The Constitution does not protect a prisoner from unpleasant prison experiences. Ivey v. Wilson, 832 F.2d 950, 954 (6th Cir.1987). Nor does the Constitution mandate comfortable conditions of confinement. Rhodes, 101 S.Ct. 2400. However, the Eighth Amendment of the United States Constitution imposes an obligation to provide prisoners with reasonably adequate food, clothing, shelter, sanitation, recreation, and medical care. Grubbs v. Bradley, 552 F.Supp. 1052, 1119-1124 (M.D. Tenn. 1982). The failure to provide such necessities is a violation of an inmate's right to be free from cruel and unusual punishment. Bellamy v. Bradley, 729 F.2d 416 (6th Cir. 1984).

The plaintiff alleges that the conditions of confinement at the Montgomery County Jail are unsanitary and unsafe. He specifically alleges that, as a result of the unsanitary conditions, he was diagnosed with hepatitis B and was hospitalized for over a week for treatment. In addition, to the extent that the plaintiff asserts that his Eighth Amendment rights are violated by having to expose his naked body to female guards while showering or performing bodily functions, he has stated a colorable claim. See Hunter v. Helton, No. 1:10-cv-00021, 2010 WL 2405092, at *7 (M.D. Tenn. Jun. 10, 2010)(an inmate states a colorable claim if he alleges that guards of the opposite sex regularly viewed him nude while showering); Mills v. City of Barbourville, 389 F.3d 568, 579 (6th Cir. 2004)(recognizing that "a prison policy forcing prisoners... to be exposed to regular surveillance by officers of the opposite sex while naked - for example while in the shower or using a toilet in a cell - would provide the basis of a claim on which relief could be granted"). Consequently, the Court finds that the complaint states colorable Eighth Amendment claims based on the allegations pertaining to the conditions of the plaintiff's confinement. 28 U.S.C. § 1915A. Thus, the Court will allow these claims to proceed against the remaining defendant for further development.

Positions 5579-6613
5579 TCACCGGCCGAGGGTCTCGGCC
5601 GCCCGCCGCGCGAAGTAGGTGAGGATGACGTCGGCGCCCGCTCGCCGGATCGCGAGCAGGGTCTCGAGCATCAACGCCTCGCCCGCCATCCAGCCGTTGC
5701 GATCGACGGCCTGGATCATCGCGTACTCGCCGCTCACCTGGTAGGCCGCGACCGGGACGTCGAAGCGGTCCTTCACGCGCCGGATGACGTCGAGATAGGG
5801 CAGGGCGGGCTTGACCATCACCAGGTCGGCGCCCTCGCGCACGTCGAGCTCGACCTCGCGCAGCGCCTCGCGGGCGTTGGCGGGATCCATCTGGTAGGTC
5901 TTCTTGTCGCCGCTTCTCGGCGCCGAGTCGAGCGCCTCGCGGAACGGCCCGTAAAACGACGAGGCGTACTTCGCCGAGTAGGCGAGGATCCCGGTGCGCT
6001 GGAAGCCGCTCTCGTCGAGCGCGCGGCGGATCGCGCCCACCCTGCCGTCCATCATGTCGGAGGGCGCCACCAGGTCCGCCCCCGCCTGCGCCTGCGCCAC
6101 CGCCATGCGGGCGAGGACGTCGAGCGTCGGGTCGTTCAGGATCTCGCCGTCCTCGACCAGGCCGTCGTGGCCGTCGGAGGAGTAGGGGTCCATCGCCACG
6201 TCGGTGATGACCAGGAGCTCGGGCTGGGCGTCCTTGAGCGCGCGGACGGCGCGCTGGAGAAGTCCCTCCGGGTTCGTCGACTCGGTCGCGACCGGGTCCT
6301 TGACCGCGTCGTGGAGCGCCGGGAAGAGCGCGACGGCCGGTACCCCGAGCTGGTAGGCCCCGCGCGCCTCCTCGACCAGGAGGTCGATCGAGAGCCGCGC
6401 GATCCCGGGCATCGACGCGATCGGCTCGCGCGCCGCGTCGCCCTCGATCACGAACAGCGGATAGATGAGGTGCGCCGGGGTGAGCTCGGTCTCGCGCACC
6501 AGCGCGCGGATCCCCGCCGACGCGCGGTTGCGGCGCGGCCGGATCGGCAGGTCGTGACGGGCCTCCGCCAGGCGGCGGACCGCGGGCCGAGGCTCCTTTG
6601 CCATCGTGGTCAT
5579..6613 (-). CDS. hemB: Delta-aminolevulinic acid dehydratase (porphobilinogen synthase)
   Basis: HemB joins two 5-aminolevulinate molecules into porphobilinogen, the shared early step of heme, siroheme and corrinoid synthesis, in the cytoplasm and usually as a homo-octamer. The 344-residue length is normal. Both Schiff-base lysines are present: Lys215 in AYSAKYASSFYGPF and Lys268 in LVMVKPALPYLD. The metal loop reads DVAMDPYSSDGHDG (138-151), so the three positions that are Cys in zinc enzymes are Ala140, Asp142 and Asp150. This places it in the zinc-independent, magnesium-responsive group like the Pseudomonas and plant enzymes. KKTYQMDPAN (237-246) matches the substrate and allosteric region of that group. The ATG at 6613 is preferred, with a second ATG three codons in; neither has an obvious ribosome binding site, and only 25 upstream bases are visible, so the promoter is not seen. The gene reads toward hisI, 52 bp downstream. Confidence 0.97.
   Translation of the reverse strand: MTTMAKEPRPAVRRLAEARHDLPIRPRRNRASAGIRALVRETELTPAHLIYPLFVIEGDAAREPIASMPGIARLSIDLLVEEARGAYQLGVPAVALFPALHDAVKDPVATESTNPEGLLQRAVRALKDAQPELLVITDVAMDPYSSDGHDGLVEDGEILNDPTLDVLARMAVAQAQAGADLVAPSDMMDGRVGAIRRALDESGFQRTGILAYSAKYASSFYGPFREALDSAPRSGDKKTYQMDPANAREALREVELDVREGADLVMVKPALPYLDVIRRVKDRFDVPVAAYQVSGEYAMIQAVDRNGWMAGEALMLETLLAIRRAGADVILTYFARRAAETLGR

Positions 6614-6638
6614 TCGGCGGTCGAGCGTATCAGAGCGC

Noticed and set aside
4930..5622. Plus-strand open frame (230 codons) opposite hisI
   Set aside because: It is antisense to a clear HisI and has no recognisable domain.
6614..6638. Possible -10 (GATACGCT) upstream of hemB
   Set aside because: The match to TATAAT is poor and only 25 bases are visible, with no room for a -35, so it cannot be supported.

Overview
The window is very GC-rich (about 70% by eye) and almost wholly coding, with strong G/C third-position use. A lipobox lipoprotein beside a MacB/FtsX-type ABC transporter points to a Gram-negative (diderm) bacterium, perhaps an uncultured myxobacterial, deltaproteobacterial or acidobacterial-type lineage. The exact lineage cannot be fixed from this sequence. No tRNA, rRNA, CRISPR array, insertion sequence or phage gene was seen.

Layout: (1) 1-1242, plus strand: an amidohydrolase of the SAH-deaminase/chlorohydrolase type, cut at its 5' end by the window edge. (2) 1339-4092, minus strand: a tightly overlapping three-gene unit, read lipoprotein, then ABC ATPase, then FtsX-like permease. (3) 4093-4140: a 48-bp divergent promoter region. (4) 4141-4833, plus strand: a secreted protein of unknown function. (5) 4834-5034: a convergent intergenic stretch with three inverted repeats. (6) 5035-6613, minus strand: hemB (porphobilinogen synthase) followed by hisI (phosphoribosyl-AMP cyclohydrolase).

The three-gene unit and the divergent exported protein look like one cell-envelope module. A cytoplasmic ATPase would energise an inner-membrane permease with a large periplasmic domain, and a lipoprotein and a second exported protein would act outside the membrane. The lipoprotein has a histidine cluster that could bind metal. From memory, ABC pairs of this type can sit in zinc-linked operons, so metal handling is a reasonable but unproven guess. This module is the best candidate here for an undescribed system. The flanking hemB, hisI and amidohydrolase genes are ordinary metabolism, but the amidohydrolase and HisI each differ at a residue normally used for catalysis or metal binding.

VII. Conclusion

As set forth above, the plaintiff has stated colorable conditions of confinement claims against defendant John Fusion in his individual capacity under 42 U.S.C. § 1983. 28 U.S.C. § 1915A. These claims will be allowed to proceed for further development.

However, the plaintiff's claim against the Montgomery County Jail fail to state a § 1983 claim upon which relief can be granted, and that claim must be dismissed under the PLRA. In addition, the plaintiff's claim that the Montgomery County Jail fails to provide certain programs to inmates fails to state a § 1983 claim upon which relief can be granted. That claim, too, must be dismissed.

An appropriate order will follow.